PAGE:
Bean over Britain: Workaholic Ian Murray can keep out the nationalists and pave the way for Scottish Labour recovery

8th June, 2017 12:00 pm

There are some parts of the country where people do not get tactical voting, or the issue of swing seats. You point out to them that there are only two possible winners in a seat, and they opt instead for the Greens or some other useless option. Edinburgh South is not one of these places – and the tactical unionist vote, in a city that backed Britain by 61 per cent, seems likely to help Labour’s Ian Murray in the Labour-SNP marginal.

The nationalists have used their ten years in power in Scotland to do very little, and indeed have presided over increasing child poverty, fewer hospital beds and a failing education system. In a year in Holyrood they managed to pass no legislation, except for that which they are legally mandated to do. In fact, on the anniversary of the last legislation passed, the Scottish parliament debated a fresh independence referendum.

Murray, in contrast, actually gives a damn about people in his seat– and he has been ranked the most responsive MP by MySociety in Scotland, and he is clearly proud of his reputation, offering home visits to all of his constituents.

The last Labour MP in Scotland, who hopefully will get some company this time around, is well known and liked on the doorstep – even by members of other parties, and his hard work hasn’t gone unnoticed. Unlike SNP MSPs and MPs, Murray gets on with the day job of helping his constituents, instead of agitating for a second independence referendum – just a few years after the last.

Many left-leaning people across Britain perhaps have the opinion that the SNP are a progressive party. Whilst they may use the language of the left, and Nicola Sturgeon is undoubtedly a good communicator, this doesn’t match their record in government. For example, the nationalists campaigned on raising the top rate of tax so as to offset the effects on austerity in 2015 but, when an amendment was proposed to the Scottish budget to raise it, the SNP voted it down. The extra money could have been spent on the NHS and schools, but the SNP decided against it, even with failing public services.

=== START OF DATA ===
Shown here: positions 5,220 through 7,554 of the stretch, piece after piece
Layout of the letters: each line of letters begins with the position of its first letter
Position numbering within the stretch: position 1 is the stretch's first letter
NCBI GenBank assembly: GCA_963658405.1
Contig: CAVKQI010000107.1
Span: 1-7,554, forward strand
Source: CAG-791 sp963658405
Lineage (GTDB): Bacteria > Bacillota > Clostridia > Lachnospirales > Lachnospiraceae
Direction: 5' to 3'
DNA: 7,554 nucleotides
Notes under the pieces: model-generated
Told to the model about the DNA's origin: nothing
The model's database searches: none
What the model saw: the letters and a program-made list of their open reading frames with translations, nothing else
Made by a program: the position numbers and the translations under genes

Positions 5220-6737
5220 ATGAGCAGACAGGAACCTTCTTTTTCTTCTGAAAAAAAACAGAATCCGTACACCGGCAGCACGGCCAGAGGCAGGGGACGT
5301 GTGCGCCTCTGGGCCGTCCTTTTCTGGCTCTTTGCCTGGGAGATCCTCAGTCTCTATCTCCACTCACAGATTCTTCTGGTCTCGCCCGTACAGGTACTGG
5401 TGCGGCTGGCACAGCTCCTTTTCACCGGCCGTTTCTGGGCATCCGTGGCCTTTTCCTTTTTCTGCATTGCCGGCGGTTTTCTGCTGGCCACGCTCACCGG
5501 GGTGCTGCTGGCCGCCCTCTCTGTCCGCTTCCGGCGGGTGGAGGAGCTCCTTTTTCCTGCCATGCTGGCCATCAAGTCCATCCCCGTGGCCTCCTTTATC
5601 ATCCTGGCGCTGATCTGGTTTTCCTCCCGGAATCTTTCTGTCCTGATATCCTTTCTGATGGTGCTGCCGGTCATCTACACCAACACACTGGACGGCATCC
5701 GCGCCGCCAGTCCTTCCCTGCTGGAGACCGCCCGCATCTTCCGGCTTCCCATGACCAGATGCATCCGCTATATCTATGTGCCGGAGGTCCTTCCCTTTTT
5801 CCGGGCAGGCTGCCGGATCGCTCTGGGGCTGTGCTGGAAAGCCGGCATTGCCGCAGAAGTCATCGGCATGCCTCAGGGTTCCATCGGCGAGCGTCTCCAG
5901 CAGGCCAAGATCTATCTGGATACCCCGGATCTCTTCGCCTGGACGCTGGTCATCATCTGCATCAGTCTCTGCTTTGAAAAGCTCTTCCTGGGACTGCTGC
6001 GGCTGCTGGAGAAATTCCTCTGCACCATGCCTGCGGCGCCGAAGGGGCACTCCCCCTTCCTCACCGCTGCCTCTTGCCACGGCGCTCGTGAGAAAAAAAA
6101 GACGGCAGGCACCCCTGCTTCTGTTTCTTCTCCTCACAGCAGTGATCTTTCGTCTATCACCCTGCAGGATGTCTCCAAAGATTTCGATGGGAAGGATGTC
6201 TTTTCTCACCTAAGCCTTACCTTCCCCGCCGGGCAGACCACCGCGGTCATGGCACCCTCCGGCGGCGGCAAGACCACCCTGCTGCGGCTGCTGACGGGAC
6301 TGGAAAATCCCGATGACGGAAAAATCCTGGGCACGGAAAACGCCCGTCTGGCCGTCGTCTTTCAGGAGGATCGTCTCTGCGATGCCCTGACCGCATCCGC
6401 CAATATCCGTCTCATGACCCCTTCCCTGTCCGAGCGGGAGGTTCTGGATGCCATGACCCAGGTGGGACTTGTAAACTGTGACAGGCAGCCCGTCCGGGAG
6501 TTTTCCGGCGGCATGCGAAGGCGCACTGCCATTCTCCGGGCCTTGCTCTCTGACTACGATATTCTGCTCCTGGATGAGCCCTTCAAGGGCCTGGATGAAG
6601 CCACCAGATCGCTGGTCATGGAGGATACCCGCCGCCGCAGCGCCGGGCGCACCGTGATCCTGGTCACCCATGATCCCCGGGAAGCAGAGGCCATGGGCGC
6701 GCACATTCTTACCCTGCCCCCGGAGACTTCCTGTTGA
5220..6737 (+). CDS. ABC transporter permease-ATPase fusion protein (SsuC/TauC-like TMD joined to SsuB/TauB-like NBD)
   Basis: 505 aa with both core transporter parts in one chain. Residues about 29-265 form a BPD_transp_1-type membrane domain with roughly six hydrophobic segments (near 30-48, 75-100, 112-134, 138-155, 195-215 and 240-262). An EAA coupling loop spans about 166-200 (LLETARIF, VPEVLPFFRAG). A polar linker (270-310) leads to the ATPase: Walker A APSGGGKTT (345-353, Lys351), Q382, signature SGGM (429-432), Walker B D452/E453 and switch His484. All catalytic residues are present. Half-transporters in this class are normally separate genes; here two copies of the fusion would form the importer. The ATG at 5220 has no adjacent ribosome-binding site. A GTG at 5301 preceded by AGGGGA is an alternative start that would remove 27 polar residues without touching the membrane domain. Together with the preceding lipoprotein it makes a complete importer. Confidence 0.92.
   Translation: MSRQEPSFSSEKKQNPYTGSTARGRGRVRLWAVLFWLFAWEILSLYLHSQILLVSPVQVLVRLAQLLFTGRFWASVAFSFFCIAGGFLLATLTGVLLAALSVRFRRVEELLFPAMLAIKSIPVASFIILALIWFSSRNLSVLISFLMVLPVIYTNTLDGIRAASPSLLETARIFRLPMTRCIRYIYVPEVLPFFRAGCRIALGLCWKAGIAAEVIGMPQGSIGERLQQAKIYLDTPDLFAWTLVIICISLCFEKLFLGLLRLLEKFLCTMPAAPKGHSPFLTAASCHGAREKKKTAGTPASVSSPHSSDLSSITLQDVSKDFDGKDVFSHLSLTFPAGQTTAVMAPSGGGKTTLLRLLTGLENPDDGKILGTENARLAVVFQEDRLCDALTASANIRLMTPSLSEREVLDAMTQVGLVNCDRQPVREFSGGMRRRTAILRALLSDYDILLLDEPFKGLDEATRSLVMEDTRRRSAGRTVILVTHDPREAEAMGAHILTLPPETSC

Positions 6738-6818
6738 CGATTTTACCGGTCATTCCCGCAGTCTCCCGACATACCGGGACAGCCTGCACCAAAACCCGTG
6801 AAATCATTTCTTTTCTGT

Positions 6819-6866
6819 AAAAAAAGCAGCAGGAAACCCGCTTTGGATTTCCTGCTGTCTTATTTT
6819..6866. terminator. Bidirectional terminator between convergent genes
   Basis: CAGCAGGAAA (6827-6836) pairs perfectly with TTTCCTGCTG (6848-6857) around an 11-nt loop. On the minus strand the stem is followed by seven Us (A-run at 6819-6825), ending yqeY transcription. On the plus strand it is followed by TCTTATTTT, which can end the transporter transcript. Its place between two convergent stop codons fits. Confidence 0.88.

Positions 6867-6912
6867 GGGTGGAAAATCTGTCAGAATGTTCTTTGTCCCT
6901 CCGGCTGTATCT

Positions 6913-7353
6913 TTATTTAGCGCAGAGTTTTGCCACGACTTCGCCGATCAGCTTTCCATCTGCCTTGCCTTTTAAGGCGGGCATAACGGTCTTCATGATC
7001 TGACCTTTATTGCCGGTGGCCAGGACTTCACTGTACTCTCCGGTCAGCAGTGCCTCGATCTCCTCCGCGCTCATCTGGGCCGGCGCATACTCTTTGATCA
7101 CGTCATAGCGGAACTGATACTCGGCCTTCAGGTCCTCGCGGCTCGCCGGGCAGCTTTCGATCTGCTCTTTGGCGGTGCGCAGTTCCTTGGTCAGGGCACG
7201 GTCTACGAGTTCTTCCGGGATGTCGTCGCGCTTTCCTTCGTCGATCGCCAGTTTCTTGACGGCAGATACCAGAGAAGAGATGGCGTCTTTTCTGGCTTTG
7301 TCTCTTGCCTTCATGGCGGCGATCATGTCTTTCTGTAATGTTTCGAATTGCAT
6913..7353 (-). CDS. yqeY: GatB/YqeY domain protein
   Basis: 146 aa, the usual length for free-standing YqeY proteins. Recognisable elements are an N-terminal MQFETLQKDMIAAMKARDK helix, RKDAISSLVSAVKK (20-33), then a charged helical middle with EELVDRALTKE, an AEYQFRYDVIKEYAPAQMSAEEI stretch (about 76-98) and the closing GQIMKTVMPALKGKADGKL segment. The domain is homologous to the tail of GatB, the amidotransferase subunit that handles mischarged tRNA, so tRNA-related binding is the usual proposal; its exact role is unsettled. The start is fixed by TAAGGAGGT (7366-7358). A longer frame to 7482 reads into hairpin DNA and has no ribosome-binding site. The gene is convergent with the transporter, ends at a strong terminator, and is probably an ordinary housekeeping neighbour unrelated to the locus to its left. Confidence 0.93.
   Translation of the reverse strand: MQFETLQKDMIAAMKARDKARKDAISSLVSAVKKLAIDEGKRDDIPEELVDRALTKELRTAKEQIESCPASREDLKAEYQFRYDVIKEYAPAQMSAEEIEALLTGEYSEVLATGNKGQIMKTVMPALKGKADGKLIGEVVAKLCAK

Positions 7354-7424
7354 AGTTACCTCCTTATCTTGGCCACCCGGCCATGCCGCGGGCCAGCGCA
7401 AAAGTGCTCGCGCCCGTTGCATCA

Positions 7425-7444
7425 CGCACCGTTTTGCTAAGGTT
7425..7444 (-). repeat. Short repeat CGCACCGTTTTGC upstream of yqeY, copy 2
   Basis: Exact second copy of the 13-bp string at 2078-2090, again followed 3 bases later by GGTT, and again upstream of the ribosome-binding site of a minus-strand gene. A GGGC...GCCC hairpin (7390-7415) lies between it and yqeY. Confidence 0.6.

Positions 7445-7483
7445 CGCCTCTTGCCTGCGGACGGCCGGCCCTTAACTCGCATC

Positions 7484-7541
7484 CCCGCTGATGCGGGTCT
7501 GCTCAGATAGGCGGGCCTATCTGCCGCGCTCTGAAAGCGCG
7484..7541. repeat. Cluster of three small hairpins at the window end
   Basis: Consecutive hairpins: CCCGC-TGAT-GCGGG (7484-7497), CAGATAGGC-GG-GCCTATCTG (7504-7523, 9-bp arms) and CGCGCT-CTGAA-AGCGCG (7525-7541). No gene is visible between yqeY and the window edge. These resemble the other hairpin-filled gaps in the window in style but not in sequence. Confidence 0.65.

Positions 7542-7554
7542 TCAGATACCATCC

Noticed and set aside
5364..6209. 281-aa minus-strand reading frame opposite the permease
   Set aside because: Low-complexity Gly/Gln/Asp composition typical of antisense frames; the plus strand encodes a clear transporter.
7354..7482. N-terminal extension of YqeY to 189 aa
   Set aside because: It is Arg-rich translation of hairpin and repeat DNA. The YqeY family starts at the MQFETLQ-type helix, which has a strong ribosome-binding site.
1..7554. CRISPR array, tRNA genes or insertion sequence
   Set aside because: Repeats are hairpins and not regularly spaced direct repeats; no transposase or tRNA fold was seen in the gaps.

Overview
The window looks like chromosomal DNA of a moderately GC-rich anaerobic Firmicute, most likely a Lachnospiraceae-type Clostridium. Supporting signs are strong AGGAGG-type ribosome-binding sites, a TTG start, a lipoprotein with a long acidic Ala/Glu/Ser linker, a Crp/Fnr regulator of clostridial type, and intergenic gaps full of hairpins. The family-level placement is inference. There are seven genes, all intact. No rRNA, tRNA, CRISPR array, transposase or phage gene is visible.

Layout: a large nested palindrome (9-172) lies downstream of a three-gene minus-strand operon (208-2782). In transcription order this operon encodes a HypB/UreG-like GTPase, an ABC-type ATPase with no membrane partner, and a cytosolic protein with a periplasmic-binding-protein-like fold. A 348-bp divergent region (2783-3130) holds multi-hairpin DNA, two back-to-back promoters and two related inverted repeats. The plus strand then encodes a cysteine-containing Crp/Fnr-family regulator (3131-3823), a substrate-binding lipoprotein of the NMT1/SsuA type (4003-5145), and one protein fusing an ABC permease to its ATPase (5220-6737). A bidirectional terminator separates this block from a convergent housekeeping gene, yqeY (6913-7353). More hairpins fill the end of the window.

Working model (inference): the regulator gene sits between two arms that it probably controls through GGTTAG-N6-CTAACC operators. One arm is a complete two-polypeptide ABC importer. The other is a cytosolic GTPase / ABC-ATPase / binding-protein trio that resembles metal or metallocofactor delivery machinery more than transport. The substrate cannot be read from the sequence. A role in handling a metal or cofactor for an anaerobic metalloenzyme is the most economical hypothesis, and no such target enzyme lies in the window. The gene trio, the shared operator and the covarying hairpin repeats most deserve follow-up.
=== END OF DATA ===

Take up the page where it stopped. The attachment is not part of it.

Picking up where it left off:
Kezia Dugdale, Labour’s leader in Scotland, wrote that it made them no better than the Tories, and frankly it’s hard to see how she’s wrong. Nationalism isn’t progressive – and allowing public services to fail certainly isn’t.

And indeed it is not beyond the realms of possibility that Labour will win back some seats in Scotland – even if, as expected, our vote share drops. Kirkcaldy and Cowdenbeath, Gordon Brown’s old seat, and East Renfrewshire, which is being contest by Blair McDougall, former chair of the Better Together campaign, are two that many are keeping a close eye on, should the winds favour us. McDougall particularly is thought able to mobilise the tactical Unionist vote, and if he does so in Jim Murphy’s old seat, you wouldn’t best against him to enter parliament.

Whilst the East Renfrewshire seat doesn’t have an identical constituency in the Scottish parliament, if it had done so in 2016 then it would have returned a Labour candidate to Holyrood. However, the two Scottish parliamentary constituencies that do overlap returned an SNP member and also a Tory – so the more outwardly Unionist party is also launching a fervent campaign for the Westminster seat.

Labour’s road back in Scotland is not going to be solved in this election. But the end of the SNP’s one party state might well be in sight – with the addition of hard-working Labour MPs as a result.

It can only happen with the help of Labour activists and Murray’s team take nothing for granted. So if you’re able to help out – why not be a part of keeping the hardest working MP in Scotland in a job?

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